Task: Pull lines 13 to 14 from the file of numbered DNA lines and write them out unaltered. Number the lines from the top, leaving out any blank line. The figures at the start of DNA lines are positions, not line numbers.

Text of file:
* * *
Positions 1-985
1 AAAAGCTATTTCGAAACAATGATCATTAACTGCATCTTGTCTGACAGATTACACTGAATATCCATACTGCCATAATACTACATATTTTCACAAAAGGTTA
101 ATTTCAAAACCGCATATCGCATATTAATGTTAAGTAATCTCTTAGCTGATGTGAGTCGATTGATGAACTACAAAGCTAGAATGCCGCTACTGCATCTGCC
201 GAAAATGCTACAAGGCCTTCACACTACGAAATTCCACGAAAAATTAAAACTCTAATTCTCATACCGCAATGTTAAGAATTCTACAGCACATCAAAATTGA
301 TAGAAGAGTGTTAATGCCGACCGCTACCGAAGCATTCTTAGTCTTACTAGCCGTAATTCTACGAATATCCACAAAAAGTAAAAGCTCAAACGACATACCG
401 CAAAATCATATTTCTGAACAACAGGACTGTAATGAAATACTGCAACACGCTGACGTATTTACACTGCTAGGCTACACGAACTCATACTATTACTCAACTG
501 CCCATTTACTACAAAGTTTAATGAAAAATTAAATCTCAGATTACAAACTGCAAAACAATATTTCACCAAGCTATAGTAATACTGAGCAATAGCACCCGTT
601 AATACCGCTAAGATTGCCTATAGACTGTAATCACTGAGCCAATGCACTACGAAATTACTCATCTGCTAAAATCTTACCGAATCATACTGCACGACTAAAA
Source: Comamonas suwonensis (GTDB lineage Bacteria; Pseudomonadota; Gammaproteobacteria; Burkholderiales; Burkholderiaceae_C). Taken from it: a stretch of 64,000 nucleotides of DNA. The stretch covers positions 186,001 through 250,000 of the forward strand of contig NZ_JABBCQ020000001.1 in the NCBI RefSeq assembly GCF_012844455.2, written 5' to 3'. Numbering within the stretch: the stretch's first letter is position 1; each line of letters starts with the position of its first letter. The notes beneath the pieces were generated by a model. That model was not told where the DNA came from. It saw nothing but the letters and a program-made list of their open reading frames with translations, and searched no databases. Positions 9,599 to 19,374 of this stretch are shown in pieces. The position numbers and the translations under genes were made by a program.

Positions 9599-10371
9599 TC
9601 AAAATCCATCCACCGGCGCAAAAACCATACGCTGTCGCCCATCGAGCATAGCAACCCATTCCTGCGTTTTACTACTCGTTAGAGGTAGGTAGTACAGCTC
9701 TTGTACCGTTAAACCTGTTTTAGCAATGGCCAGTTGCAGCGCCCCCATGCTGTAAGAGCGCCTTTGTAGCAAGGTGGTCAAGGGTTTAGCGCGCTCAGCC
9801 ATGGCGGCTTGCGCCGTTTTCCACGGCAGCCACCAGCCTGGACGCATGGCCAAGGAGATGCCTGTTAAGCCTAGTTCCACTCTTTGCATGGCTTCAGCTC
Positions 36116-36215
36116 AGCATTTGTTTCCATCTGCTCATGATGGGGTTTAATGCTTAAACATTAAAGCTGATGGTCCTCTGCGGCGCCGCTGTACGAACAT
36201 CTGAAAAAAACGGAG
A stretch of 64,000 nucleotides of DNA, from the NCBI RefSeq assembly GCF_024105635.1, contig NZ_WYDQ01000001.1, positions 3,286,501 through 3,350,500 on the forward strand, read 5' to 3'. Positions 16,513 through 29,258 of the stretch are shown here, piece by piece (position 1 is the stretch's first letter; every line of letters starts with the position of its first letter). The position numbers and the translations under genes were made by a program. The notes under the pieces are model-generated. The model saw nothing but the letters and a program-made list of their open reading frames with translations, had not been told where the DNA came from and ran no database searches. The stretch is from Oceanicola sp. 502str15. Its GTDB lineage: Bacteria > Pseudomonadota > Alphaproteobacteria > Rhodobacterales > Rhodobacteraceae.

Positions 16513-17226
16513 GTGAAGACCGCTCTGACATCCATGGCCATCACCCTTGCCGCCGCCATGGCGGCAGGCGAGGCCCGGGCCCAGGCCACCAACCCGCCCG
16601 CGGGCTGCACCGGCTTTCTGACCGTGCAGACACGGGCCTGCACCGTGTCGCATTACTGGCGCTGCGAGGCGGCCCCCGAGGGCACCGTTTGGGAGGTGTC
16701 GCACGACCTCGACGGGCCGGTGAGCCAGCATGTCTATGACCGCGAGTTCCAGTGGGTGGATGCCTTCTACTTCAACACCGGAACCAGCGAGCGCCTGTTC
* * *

9701 TTGTACCGTTAAACCTGTTTTAGCAATGGCCAGTTGCAGCGCCCCCATGCTGTAAGAGCGCCTTTGTAGCAAGGTGGTCAAGGGTTTAGCGCGCTCAGCC
9801 ATGGCGGCTTGCGCCGTTTTCCACGGCAGCCACCAGCCTGGACGCATGGCCAAGGAGATGCCTGTTAAGCCTAGTTCCACTCTTTGCATGGCTTCAGCTC